In Chapter 3, which is based on a co-authored paper with Ron Boschma, we test the impact of different types of labor mobility on the performance of establishments. This study takes its point of departure in the often-assumed benefits of labor mobility as a mechanism by which knowledge gets distributed between firms. What these studies do not take into account are the types of knowledge and skills that are transferred between firms through job-hopping. Recently, studies have shown the importance of relatedness in knowledge ands skills, i.e. the need of some degree but not too much cognitive proximity, is important to enhance interactive learning and the performance of firms. We therefore argue, in concurrence with earlier studies, that the effect of labor mobility can only be assessed when one accounts for the type of skills that flow into the establishment, and the degree to which these match the existing set of skills at the establishment level. To investigate this claim for Denmark, we selected those establishments that during the period 1999-2003 experienced an inflow of at least one high skilled worker, i.e. an individual that either is in possession of an academic degree of belongs to the top 20 percent wage earners (n=22,788). Based on the past industry experience of these high skilled workers, we measure the inflow of similar, related, and unrelated skills by comparing this industry experience with the industry in which the establishment is active. Furthermore, we also identify whether this inflow is intra- or inter-regional. As expected, we found that the inflow of skills that are related to the set of skills in the establishment has a positive impact on the performance of the establishment, while inflows of skills that are similar or unrelated to the existing set of skills in the establishment have a negative effect. In addition, intra-regional skilled labor mobility had a negative effect on performance more in general, while the effect of inter-regional labor mobility depends on the type of skills that flow into the establishment. In these analyses, we used a sophisticated indicator of revealed relatedness that measures the degree of skill relatedness between each pair of sectors on the basis of the intensity of labor flows between sectors. We made the same estimations using the more common NACE-based skill relatedness indicator. Although our main findings remained the same, we found that our revealed relatedness indicator generated stronger levels of significance.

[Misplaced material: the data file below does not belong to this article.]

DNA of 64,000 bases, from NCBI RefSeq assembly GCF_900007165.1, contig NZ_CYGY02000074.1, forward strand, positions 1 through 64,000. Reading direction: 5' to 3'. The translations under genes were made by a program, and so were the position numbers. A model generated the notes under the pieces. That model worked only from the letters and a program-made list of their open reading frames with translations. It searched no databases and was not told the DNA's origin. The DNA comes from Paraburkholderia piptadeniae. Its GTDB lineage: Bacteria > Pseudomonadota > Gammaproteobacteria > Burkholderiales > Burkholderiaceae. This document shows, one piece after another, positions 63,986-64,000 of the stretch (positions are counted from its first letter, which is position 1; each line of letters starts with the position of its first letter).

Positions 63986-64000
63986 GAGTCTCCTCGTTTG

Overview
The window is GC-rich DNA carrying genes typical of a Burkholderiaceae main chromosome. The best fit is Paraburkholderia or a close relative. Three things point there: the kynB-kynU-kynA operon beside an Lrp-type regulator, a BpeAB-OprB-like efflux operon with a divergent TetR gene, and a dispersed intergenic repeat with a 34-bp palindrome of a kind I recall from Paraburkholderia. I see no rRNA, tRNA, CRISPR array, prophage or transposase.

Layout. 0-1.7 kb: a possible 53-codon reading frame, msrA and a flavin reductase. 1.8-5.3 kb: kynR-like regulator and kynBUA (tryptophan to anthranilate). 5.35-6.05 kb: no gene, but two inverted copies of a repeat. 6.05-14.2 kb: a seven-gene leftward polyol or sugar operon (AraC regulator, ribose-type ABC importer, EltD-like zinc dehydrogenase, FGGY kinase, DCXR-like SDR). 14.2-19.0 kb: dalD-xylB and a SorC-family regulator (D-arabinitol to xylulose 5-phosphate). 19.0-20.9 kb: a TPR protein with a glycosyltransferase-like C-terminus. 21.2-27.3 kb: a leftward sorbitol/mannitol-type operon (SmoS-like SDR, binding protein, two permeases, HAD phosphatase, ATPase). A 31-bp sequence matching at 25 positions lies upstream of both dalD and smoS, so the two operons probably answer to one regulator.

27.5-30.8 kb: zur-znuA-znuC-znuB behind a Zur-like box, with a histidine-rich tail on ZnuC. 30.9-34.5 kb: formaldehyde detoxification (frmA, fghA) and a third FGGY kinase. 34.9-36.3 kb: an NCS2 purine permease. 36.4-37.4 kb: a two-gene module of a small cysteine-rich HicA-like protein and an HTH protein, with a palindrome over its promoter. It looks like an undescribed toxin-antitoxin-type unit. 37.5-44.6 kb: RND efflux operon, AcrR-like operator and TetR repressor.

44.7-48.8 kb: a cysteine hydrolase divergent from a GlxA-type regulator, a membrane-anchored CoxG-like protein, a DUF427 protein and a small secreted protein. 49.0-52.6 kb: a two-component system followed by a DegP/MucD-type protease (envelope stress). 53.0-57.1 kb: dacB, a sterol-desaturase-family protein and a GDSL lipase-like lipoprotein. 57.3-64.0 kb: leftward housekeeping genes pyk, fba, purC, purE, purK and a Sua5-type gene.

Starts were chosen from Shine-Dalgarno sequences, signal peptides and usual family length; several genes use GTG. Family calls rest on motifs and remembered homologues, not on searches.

Chapter 4 takes a social network perspective toward the human resource composition of start-ups. New firms often fail because they operate in an environment in which they lack the personal relationship and inter-organizational linkages that are necessary to survive, i.e. they suffer from liabilities of newness/adolescence. In this chapter, I investigate the impact of involving former colleagues into the new venture. I argue that start-ups can overcome these liabilities by recruiting former co-workers because: (i) their presence indicates a level of trust between among the workers, (ii) their shared work experience brings contributes to the creation of an organizational culture, and (iii) the former workplace functions as an identifier of the skills that are necessary for the start-up to survive. The overall hypothesis on the positive impact of previous co-worker experience is tested on a sample of Danish start-ups founded in the year 2000 that are all active in private, non-agricultural industries and employ at least two individuals (n= 3,034). To identify their survival rate, these start-ups are followed up to the year 2005, which leads to a total of 10,540 yearly observations. Moreover, I also make a distinction between founders and employees, and whether the start-up can be identified as an entrepreneurial spin-off, i.e. one of the founders has experience in the same four-digit NACE industry class. To measure previous co-worker experience, I selected the three most recent establishments in which each individual was active before joining this new venture. Overall, the different analyses present, after correcting for the usual predictors of firm survival, e.g. human capital, industry, and size, a significant and positive effect of previous co-worker experience on firm survival. Interestingly, this co-worker experience is only positive in relation to the founder of the start-up. Furthermore, previous co-worker experience does not have a significant impact in those start-ups that can rely on the same industry experience of the founder(s), i.e. entrepreneurial spin-off. Extreme levels of co-worker experience are also recommended to be avoided, as there are signs that “too much of a good thing” hampers the likelihood of firm survival.